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They say: “They tried to make it look like an accident, but it was murder. Dozens of stories swirled around the notorious Cenci family…incest…greed…violence. Who was Beatrice Cenci? Victim or Murderess? Sinner or Saint? Violated Virgin or Calculating Seductress?”
Ian’s Take: “A medieval Lizzie Borden – are people going to be interested in that?” So asks an historian who apparently hasn’t been to many Fringe Festivals, in the prologue to Georgetown Theatre Company‘s Belle Parricide. Sex? Violence? Incest? Torture? Murder? This play may be following a checklist of precisely what Fringe audiences are interested in.
The story of Beatrice Cenci is well documented in nearly every artistic medium available: painting, sculpture, poetry, theater, and film. The particulars lend themselves to the fascinations of dramatists and artists. Cenci was a young 16th century noblewoman, the daughter of Francesco, a cruel and sadistic man who had physically abused her, her brother, and her stepmother for years, and raped his Beatrice as well. Those three, along with Beatrice’s lover, conspired to murder Francesco, but were caught after the deed was done. They were tortured and executed by the decree of the Pope, over the vocal objections of the populace, who were well aware just how justifiable this particular homicide was.
What can Georgetown Theatre Company bring to a story told and retold so many different times? A woman’s touch.
Despite the large number of works based on the story, not a one has ever been created by a woman. So the theater commissioned five short plays from five female playwrights to bring a new perspective to the story. The result carries the usual strengths and weaknesses of omnibus collections. The tone, approach, and quality varies widely from piece to piece; but if you don’t care for whatever you’re seeing right now? Things will change up before long.
They start with one of the strongest of the five, Lori Fischer‘s Thoughts of Rom, the most straightforward piece here, which depicts Beatrice (Madeline Ruskin) and her stepmother Lucrezia (Jacinda Bonaugh) in the country castle where they have been exiled by the angry Frencesco. Here, they hatch the plot, with Beatrice egging on the reluctant Lucrezia, who remains reluctantly bound by her marriage vows, as Fischer deftly illustrates the cycle of abuse.
There are interesting commonalities here: all five playwrights choose to leave out the brother, while all but one also leave Francesco out of the proceedings. The one that does include the father, Monique LaForce‘s contemporary retelling (Thoughts of Rome) with Francesco cast as a drug-addicted, bling-sporting sexual deviant, may actually suffer from his inclusion. There is a thread of dark comedy in this piece, but the cartoony oafishness of his character undercuts the seriousness of his evil.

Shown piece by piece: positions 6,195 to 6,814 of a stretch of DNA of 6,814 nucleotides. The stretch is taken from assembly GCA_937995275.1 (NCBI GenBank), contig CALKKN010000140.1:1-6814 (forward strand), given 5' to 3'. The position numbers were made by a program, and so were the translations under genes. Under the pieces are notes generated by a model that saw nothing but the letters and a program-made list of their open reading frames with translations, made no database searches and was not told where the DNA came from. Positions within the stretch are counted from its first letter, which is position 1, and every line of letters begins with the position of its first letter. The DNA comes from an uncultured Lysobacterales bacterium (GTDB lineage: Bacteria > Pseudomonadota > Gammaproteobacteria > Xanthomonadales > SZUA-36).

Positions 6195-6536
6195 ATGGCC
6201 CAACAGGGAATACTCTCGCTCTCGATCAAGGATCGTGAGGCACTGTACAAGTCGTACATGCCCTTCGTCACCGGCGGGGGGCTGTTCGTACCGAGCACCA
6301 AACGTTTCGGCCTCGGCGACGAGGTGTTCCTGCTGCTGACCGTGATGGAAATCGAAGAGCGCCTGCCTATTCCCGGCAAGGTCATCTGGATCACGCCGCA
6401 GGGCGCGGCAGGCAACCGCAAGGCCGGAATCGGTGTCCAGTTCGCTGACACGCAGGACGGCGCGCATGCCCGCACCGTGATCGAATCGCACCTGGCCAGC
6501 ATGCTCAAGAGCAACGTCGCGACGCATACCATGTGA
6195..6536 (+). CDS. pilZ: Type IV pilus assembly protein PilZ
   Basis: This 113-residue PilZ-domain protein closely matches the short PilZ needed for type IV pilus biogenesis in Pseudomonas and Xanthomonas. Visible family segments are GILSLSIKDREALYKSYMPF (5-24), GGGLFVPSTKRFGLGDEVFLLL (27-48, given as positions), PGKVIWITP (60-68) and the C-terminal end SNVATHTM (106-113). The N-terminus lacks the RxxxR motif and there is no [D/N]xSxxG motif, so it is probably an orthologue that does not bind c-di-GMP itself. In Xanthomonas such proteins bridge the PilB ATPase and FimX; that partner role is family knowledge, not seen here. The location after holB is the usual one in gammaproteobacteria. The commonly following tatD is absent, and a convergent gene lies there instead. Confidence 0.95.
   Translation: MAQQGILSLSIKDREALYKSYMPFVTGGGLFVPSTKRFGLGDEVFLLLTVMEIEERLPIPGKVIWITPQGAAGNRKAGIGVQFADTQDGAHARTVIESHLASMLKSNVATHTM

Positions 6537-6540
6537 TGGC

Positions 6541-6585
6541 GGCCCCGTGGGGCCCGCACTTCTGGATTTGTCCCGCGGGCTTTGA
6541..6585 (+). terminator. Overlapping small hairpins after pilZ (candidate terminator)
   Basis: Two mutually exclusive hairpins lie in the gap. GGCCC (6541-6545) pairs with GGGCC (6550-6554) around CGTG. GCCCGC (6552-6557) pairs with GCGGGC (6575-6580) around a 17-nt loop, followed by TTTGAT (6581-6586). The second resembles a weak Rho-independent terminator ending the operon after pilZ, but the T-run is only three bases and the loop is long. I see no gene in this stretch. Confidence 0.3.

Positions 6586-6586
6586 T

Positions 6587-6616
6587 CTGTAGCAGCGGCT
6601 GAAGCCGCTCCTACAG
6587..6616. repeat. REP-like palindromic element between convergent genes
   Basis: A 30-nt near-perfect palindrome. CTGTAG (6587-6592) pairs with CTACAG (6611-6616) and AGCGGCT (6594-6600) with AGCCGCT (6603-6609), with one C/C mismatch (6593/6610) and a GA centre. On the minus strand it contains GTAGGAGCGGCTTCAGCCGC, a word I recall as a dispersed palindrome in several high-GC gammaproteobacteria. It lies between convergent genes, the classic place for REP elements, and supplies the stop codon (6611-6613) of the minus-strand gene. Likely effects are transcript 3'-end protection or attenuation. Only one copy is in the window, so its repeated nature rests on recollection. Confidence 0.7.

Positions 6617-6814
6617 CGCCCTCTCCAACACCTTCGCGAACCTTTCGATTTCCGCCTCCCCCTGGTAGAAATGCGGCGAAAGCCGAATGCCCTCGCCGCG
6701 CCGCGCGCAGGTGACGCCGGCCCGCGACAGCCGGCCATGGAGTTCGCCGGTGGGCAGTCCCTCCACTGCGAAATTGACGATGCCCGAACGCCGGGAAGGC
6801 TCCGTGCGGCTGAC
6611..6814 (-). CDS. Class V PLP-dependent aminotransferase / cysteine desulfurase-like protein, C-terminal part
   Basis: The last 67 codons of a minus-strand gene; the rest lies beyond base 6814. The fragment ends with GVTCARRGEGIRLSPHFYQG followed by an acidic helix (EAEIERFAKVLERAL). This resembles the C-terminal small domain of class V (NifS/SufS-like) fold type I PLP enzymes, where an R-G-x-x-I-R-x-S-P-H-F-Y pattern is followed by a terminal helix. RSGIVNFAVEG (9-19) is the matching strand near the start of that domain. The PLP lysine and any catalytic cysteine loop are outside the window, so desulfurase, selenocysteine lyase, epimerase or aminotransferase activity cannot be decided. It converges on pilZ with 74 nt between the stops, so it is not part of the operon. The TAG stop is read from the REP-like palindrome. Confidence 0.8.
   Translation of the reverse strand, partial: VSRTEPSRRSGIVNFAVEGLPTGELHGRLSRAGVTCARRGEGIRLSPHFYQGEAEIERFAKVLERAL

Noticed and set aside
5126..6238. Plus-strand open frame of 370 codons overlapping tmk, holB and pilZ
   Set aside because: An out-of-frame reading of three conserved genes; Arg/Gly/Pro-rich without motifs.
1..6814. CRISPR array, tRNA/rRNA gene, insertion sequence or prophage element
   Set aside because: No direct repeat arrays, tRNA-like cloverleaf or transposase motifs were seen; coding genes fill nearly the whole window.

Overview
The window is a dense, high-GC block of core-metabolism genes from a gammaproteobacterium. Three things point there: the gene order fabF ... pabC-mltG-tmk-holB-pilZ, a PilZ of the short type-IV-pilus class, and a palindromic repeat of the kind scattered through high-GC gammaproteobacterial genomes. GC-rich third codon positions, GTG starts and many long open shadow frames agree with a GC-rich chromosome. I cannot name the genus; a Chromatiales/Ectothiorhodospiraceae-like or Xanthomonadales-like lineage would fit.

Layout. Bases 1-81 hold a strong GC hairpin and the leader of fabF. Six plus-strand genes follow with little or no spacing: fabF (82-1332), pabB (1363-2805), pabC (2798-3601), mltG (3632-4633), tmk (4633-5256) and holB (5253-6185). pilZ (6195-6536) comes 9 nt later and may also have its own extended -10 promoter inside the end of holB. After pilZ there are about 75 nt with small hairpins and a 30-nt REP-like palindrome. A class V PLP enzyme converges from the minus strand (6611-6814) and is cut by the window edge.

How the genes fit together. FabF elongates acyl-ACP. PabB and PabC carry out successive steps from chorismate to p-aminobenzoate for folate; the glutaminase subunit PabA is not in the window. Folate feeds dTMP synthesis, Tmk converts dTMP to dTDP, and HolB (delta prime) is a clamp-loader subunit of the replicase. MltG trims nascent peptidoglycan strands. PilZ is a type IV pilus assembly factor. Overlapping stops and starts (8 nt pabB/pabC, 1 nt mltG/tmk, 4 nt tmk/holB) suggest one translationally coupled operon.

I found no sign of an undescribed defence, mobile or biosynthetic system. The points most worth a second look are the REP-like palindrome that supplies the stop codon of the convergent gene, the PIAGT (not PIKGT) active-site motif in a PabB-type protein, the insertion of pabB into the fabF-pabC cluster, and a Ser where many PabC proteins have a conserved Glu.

Alia Faith Williams‘ Belle Phantasm shows the aftermath of the execution, an eerie ghost story with a mute, black-shrouded Beatrice stalking about the public execution square with halting, snake-like predatorial motions, zeroing in on the men who tortured and killed her and her family. Ruskin dominates these plays, appearing as Beatrice in all four of the ones that include her as a character, but none more decisively than in this literally haunting, wordless performance.
Lucy Tyler‘s The Operators strays farthest from history, recasting Beatrice as an abused modern-day 14-year-old attempting to report her father’s crimes to an abuse hotline, where the operators are helpless beneath their veneer of caring. The failure of societies 400 years apart to deal appropriately with abuse and find justice for real victims hits with heartbreaking immediacy in what may be the best of the five. That ends up being a problem for Rebecca Nesvet‘s somewhat anti-climactic The Cenci Portrait, batting cleanup: It lacks the narrative thrust of the preceding works, departing from the story entirely to depict a trio of writers and artists from history talking obliquely about a portrait of Cenci and their own lives.
See it if: Your attention span won’t allow for staying engaged in plays that take longer than 15 minutes each.
Skip it if: You have no interest in a medieval Lizzie Borden.